Coping with Stress
Coping with Stress
Do you sometimes have difficulty coping with stress? Life can overwhelm us at times. Making good decisions can sometimes be hard to do, especially when outside pressures are causing choices to be difficult. Commander Barry Hull and the Pilot Judgment® program will guide you through the most difficult times of your life and help you find the power that you already have.
Put Yourself In Our Hands
Stop trying to guess how to handle stress, and take a little time to actually understand yourself. This will not be difficult, it will not be just one more task you have to complete or one more thing you have to do.
After completing the assessment, you will receive very specific guidelines tailored to your specific needs, your specific stress.
Your strengths will be identified so that you may use them to your best advantage.
Your weaknesses will be explained so that you may strengthen them.
Often, the biggest stress is fear of the unknown. The cure for that is knowledge and understanding. Start with what you can control, yourself, and you will find everything is easier from then on. From day one, working with Pilot Judgment®, you will feel more capable and better able to handle your stress.
Understanding The Meaning Of Your Hidden Secrets
You will never be asked to reveal any confidential information, but we are about to provide an x-ray to your soul. We will tell you those things about yourself that you felt no one knew, or that you may not have known about yourself.
The wonderful things you can discover on this journey cannot be understated. Your greatest secrets, once you are ready to face them, can be the catalyst for discovering your greatest abilities.
Case Study — Matt, his Disabled Son, and Aging Parents
(Names have been changed to protect confidentiality)
Problem: Stressful home life causing health problems
Self-Analysis Prior to Assessment: Unable to manage stress
Actual Assessment Results: Resisting change, that is imminent due to circumstances, causing stress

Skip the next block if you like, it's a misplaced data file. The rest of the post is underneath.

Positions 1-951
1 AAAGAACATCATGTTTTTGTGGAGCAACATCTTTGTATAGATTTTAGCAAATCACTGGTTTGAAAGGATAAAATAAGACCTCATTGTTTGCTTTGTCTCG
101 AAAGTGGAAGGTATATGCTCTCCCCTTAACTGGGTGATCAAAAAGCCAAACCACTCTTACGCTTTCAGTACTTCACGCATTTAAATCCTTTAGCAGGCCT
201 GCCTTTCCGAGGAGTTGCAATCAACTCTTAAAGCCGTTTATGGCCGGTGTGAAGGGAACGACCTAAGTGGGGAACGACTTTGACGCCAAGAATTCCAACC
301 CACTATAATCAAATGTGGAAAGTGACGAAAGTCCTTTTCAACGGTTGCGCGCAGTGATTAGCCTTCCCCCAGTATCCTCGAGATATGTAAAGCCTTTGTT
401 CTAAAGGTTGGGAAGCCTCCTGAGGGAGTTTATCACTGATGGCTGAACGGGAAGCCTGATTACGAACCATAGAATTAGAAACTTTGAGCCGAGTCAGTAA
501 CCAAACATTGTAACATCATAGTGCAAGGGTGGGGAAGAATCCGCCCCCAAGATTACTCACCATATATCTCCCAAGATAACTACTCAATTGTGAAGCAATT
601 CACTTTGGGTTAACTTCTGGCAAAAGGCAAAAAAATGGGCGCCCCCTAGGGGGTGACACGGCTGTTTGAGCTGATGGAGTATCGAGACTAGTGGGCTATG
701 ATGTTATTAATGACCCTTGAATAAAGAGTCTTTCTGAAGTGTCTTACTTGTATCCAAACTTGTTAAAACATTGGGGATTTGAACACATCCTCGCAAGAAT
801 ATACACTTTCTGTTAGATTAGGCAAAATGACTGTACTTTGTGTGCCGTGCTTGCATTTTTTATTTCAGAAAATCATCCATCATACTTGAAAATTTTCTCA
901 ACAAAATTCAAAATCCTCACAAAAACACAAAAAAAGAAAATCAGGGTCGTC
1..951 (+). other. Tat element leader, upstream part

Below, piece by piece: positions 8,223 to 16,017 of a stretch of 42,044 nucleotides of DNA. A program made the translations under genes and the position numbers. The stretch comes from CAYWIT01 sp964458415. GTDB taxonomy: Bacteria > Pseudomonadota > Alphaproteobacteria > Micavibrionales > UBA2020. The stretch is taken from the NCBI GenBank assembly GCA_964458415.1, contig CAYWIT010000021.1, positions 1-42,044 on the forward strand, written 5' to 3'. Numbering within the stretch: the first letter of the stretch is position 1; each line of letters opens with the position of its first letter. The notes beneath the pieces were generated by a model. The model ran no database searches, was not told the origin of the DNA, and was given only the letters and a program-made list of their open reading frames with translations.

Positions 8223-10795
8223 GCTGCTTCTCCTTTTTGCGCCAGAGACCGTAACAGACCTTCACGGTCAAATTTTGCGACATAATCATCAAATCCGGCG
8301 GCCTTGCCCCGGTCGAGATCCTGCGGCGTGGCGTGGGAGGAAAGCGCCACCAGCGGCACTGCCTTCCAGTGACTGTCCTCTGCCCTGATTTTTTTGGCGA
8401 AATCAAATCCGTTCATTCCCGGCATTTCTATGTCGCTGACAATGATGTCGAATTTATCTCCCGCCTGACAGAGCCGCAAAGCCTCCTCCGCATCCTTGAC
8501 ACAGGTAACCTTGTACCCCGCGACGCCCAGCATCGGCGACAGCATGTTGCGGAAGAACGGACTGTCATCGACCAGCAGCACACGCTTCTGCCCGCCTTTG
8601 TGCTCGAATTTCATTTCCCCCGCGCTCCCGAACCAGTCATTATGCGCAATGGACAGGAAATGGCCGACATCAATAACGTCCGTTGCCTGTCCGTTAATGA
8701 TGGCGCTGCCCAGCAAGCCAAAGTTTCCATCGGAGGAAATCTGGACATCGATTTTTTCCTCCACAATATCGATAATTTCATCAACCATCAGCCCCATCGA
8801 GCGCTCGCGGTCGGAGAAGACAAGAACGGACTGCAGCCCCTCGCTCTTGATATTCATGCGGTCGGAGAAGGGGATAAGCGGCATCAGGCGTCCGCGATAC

Matt feels a crushing amount of stress in his life. He has a disabled son who requires full time care in the home, his parents live out of state and are in poor health, his job is demanding, and he is always stretched financially. He knows this burden of stress is going to kill him one way or another.
He has tried many different methods of relaxation and has read many books about dealing with stress. Matt sees a therapist on a regular basis. However, he does not feel that he is getting ahead of his stress in any way, and after his first heart attack, he knew he had to take this seriously.
He joins Pilot Judgment®, hoping for any additional advice on stress management. Matt is shocked to see that he actually scores very highly in Stress Coping Skills, Dealing with Difficult Situations, and Solving Personal Problems.
All along, he had thought that those were going to be his worst scores, in the areas of dealing with stress. More unusual to him, however, was that he scored very low in Receptiveness to Change. His problem was that he had an extreme resistance, even a fear, of change.
He simply did not like change, for any reason whatsoever. He was unable to see change as an opportunity for something better. He had not considered this before, but after learning more about his results, he realized that managing his stress would come about by examining the changes needed in his life and adjusting to them.
The idea that he was going to have to either move, or substantially upgrade his house to accommodate his disabled child had been a difficult idea to accept, as well as the possibility that one or both of his parents may need to live with him or move closer to him.
Even though he knew he needed to seek a higher-level position at work, he resisted it because he did not want to transfer to another department, as it would mean a change in jobs. Understanding that it was his resistance to change that was the issue, was the impetus for him to take steps to accept the things in his life that needed to change.
He learned how to deal with change, rather than being stressed out about it. There were several truly difficult situations in his life, but he was handling them well. The complications of his stress were not due to an inability to cope, but a deep resistance to change. He had no way to identify that before the Pilot Judgment® Assessment.
Resistance to change seemed normal for him because it was the way he was, and so he had no way to deal with what he thought were ordinary feelings and behavior. Understanding the true problem brought him a level of peace he had not experienced his entire adult life.